·         “It gives bragging rights”/”It makes me better than others” – Both of these are heard A LOT in the online community, Xbox 360 in particular, as the numerical points you are given for achievements can add up to a very great amount. While having a higher Gamerscore or Trophy count certainly can give you bragging rights over your friends, especially if you have one particular Achievement or Trophy that your friends just can’t get, it still doesn’t give anyone the right to say they are better than anyone else for something they did in a video game. This can cause online disputes and make a community feel very full of hatred, which in turn makes it look bad for everyone else. Remember; you may have bragging rights, but it doesn’t give you any right to insult others. These disputes are a reason some may find Achievements and Trophies a bad idea.


There you have it, some points that are used when arguing that achievements and Trophies are good, and some explanations to go side by side with them! Now, here are some common negatives about these reward systems;


·         “They’re just a cheap gimmick” – While not entirely true, the way some developers make their achievements and trophies will make it seem like they really don’t care and that its just a must-have to make some sales, like the horrid achievements of Avatar: The Last Airbender  for the 360, which can give you 1000 in literally two minutes by doing nothing but tapping ‘B’ in the tutorial, and the gold trophies you get in Terminator: Salvation for simply beating a level, which takes between 10 and 20 minutes, and that’s if you take it slow. Some developers actually think out their achievements, like Lionhead did with Fable 2, making it one of the most refreshing and fun lists the 360 has ever seen, and adding lots to the game without taking up time.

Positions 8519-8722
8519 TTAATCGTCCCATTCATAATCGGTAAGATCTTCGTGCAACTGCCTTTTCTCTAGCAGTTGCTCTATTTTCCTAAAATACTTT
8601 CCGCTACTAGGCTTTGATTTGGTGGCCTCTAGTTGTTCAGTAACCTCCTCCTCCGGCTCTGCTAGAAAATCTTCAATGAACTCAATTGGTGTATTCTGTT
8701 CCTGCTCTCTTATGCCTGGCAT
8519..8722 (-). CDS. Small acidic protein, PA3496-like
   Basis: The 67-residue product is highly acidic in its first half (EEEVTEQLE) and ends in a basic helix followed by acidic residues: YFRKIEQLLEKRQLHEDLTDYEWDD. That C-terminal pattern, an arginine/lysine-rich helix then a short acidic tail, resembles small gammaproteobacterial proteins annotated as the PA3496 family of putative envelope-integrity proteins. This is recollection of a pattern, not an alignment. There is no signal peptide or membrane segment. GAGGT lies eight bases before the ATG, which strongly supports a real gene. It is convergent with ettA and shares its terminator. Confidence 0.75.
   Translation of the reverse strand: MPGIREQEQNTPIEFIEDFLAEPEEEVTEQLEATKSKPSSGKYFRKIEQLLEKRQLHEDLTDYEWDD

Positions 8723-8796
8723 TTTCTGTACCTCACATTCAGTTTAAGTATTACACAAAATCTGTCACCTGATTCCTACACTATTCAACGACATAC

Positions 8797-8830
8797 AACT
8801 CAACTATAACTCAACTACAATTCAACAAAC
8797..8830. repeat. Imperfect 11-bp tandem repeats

·         “They are addictive and take the fun away from game because all you do is play for Achievements/Trophies” – This is only true for some people. That’s right, some people really do play games for nothing but these rewards, but as long as you just keep in mind that they should be rewarding you for playing, not the reason you’re playing, then you shouldn’t be bothered by this. If you play the game as you would without thinking about going out of your way for points, then you aren’t getting any fun sucked from your experience.